New life for radio astronomy station
New Zealand’s tiny community of radioastronomers was dealt a major blow last year when costing cutting at AUT saw its research operations at the Warkworth Satellite Earth Station shut down.
Those cuts has since spread to most of the country’s universities as they grapple with lower domestic student enrollments and cost pressures leading many in academia and beyond to question what the future of the tertiary education sector is.
The Herald revealed in March how the haphazard move to close the radio observatory caused a minor diplomatic incident when government officials realised that doing so could disrupt global networks that support GPS.
Warkworth Satellite Earth Station. Source: Wikipedia
But a glimmer of hope came this week as it emerged that Invercargill-based SpaceOps NZ said it had concluded negotiations to take over AUT’s radio astronomy operations at the Warkworth site, which is owned by telecoms provider Spark.
SpaceOps, is a fully owned subsidiary of Southland Regional Development Agency, and provides telecommunications to spacecraft orbiting 400 to 600 kilometres above the Earth from its Awarua ground station facilities in Southland, has been in business since 2008.
It has licensed use of the Warkworth Station Site 2 from Spark and purchased the AUT antenna at the station as part of the deal.
“By tuning into radio waves emitted by some of the most distant objects in the universe, the 12 metre AUT antenna at the station is used to pinpoint New Zealand to within a couple of millimetres,” says Robin McNeill, SpaceOps NZ’s chief executive.
“Its companion 30-metre diameter antenna, owned by Spark and to be operated by SpaceOps NZ, will continue to map the South Spiral Arm of the Milky Way.”
AUT staff that run the station have also joined the SpaceOps NZ team. The Ministry of Business, Innovation and Employment has been paying the operating costs of the observatory since Christmas, when AUT wound down its presence there. The 30-metre radio telescope has been operating there since 2014.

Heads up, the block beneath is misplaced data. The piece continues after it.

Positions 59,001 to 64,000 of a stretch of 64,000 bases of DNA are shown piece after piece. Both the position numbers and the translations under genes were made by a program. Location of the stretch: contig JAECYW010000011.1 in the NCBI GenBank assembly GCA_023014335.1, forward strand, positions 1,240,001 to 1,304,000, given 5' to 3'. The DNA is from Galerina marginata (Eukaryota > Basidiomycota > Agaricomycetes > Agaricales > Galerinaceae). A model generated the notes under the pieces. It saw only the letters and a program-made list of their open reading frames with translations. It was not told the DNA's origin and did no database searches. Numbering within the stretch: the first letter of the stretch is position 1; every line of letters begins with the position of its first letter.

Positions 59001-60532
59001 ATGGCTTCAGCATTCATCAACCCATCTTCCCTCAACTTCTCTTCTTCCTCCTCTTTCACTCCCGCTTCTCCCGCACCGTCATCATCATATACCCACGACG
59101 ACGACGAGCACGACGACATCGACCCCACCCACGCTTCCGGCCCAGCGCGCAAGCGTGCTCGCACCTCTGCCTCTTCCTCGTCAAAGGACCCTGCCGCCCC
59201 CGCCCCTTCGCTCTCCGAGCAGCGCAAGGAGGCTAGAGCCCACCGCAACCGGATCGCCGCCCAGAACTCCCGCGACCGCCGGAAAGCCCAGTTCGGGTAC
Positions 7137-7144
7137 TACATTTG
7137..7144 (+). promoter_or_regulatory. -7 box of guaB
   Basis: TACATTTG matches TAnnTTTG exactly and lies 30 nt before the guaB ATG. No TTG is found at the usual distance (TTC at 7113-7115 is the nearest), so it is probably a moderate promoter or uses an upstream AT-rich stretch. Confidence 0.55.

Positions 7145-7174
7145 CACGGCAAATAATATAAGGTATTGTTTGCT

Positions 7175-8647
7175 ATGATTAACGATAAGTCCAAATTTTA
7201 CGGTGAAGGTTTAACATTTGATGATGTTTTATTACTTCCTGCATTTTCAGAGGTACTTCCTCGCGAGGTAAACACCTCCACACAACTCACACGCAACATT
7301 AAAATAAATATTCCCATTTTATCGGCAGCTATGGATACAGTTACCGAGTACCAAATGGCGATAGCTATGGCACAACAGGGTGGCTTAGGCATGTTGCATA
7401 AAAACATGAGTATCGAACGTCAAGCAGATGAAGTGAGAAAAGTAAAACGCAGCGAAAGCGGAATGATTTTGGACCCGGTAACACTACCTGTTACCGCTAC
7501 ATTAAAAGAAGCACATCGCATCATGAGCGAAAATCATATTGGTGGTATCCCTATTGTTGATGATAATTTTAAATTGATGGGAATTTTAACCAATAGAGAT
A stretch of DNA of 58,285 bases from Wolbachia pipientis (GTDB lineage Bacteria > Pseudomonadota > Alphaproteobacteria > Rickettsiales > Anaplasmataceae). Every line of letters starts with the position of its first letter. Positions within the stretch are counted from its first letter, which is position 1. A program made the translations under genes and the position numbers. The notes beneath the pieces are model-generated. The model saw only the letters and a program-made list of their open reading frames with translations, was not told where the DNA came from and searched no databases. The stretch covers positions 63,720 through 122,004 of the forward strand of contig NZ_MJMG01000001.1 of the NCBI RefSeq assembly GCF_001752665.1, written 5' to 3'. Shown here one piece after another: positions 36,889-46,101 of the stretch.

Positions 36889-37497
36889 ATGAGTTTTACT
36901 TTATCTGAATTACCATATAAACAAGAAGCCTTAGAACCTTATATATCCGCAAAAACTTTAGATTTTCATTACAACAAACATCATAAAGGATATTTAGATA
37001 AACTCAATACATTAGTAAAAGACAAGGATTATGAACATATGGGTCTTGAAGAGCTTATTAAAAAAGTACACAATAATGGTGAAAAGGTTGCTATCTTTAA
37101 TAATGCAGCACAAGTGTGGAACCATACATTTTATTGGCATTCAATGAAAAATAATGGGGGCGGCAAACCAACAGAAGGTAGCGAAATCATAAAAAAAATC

SouthPAN in development
The continued operation of the radio telescope means radio astronomy has a future in New Zealand. SpaceOps for its part gains access to additional infrastructure to support low Earth orbit satellites.
The company in March SpaceOps said it would expand its Awarua Ground Station to include a satellite uplink centre, part of the Southern Positioning Augmentation Network (SouthPAN), being developed as a partnership between Toitū Te Whenua Land Information New Zealand (LINZ) and Geoscience Australia.
“Through a space- and land-based network, SouthPAN will enhance the accuracy and reliability of positioning services like GPS to as little as 10 centimetres, greatly improving on the current level of around five to ten metres,” Minister for Land Information Damien O’Connor said at the time.
Two 11-metre antennas are being built by Lockheed Martin Australia at Awarua that will link to a control centre in Invercargill, also hosted by SpaceOps NZ. An independent report has estimated the quantified benefits of SouthPAN to New Zealand at $864m over 20 years.
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